In Salt Lines, a collection Carsten Knox and I co-edited, Budge wrote about what inspired her writing. First, was the appeal of a particular character.
“At other times, I concentrate on what I call a ‘life force,’ some strong emotion or happening: jealousy, anger, love, betrayal, despair, or maybe just a desperate longing. With enough focus on this, a character tends to come forward who can carry the theme and then attract other characters and events into the story. I usually let this happen without planning for it. I allow it; and it comes.”
This likely wasn’t her intention, but in those words, Budge eloquently described herself: she was a life force. Her generosity, perceptiveness and her often-stunning powers of observation attracted us all and brought us together around stories. Budge Wilson was a treasure who united readers, teachers, friends and admirers in ways that will continue to happen well into the future.
So long, dear friend.
—Lorri Neilsen Glenn
Budge Wilson was my first writing mentor. The mentorship was only a lunch-hour long, and I was only nine years old, but the impact she made on me has lasted 30 years.
I was lucky enough to have lunch with Budge after winning a creative writing contest, and her warmth and encouragement has stayed with me ever since. That brief lunch became a much-needed touchstone for my young writer-self. Along with a couple of other formative experience, that brief time with Budge gave me the confidence and drive I needed to keep writing throughout my childhood, building the skills I’d eventually use as a professional writer.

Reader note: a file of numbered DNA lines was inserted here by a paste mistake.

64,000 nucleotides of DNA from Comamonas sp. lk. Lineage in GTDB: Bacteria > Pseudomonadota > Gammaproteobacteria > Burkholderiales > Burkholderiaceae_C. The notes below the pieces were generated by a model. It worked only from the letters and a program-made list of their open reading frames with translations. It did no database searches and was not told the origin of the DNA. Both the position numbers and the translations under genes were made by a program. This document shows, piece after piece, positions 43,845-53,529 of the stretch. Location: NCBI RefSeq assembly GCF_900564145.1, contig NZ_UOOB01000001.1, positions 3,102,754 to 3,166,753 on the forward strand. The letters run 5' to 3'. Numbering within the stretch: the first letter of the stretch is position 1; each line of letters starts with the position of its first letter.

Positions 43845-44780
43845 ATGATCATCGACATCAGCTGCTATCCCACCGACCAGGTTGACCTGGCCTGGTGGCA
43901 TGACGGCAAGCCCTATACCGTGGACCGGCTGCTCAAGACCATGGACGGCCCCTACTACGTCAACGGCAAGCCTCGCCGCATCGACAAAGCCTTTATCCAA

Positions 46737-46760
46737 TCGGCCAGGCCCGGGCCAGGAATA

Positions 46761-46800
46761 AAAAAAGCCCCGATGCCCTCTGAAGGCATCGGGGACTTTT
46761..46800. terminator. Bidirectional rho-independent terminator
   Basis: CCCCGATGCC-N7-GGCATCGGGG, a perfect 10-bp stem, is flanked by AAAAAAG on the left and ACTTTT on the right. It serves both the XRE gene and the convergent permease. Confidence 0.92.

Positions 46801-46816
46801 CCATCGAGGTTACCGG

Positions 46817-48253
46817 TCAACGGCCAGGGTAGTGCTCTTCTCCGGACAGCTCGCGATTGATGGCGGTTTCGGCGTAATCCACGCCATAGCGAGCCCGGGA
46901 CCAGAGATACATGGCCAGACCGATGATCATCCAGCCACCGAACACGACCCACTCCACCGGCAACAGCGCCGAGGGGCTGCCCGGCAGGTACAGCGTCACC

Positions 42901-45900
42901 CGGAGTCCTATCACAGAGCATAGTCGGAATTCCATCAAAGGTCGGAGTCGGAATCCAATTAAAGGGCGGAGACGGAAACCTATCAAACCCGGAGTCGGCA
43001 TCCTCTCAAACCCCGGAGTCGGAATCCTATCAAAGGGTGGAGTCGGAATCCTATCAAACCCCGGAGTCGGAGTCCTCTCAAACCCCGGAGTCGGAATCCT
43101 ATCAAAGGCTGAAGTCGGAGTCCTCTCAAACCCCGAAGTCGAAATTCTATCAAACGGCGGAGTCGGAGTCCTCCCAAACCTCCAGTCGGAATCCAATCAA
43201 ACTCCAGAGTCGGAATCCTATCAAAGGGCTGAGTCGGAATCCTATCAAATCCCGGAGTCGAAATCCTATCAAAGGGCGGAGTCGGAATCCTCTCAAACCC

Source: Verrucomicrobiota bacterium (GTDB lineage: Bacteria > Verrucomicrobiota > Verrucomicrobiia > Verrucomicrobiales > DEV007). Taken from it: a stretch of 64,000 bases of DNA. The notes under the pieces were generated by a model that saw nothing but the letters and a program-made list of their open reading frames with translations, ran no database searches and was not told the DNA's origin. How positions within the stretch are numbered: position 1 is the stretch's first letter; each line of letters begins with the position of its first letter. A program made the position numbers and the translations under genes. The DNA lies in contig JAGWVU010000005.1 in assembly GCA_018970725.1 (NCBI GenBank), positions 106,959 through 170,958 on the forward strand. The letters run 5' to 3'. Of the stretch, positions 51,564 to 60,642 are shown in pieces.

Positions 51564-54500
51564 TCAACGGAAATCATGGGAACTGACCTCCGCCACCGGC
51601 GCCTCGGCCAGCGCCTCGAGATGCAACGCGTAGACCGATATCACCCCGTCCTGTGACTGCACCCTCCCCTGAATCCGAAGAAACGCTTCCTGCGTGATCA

I love my work, and it’s very possible that if I hadn’t met Budge Wilson, I wouldn’t be doing it. I’ll be forever grateful to her for that, and for all the words she gifted us with.
My deepest condolences to all who loved her.
Budge was such a star. I will always be grateful for the afternoon she spent with me in her beautiful writing studio on the South Shore, sharing her thoughts about life as a writer. Fractures, her book of short stories—and in particular “The Metaphor”—will stay with me forever.
—Jessica Scott Kerrin
I have many memories of Budge that have to do with writing and her engagement through the years with mentoring other writers of all ages. But this one sticks out.
Many years ago my friend, Kathy Anderson (from Woozles), and I were chauffeuring Budge to a Writers in the Schools session after a weekend writers’ retreat in the middle of NS. The host teacher and students were very excited! There was a Budge cake! The teacher had laboured long and hard over his introduction of the esteemed writer, Budge Wilson. All wonderful… except his introduction entailed a very poetic and prolonged comparison of Budge to a little, unassuming ‘brown’ package that, when opened, would reveal literary wonders. She was gracious, but horrified, as the metaphor went on and on, the teacher not knowing how to dig himself out of it. It made for many laughs on the trip back to Northwest Cove, feeding the driver egg salad sandwiches from the back seat.
To my friend and mentor, Budge Wilson,
Over the years our paths have crossed many times. Gatherings always leave us with great memories to retell or reminisce. There is one moment in time I cherish the most because it speaks of your true character.
My school had booked you for an author visit. Everyone was excited. My class filed into the art room as you sat waiting. Students scrambled to get a front row seat. I spied a child who had trouble keeping still even on his best day. I suggested it might be less distracting if he move. You, dear Budge, would not hear of it! He is not a bother, you said. His ears are listening and his brain is working just fine.
I’ll always remember this example of your compassion and understanding. Perhaps it’s the reason your books are so popular with people of all ages.
Until our paths cross…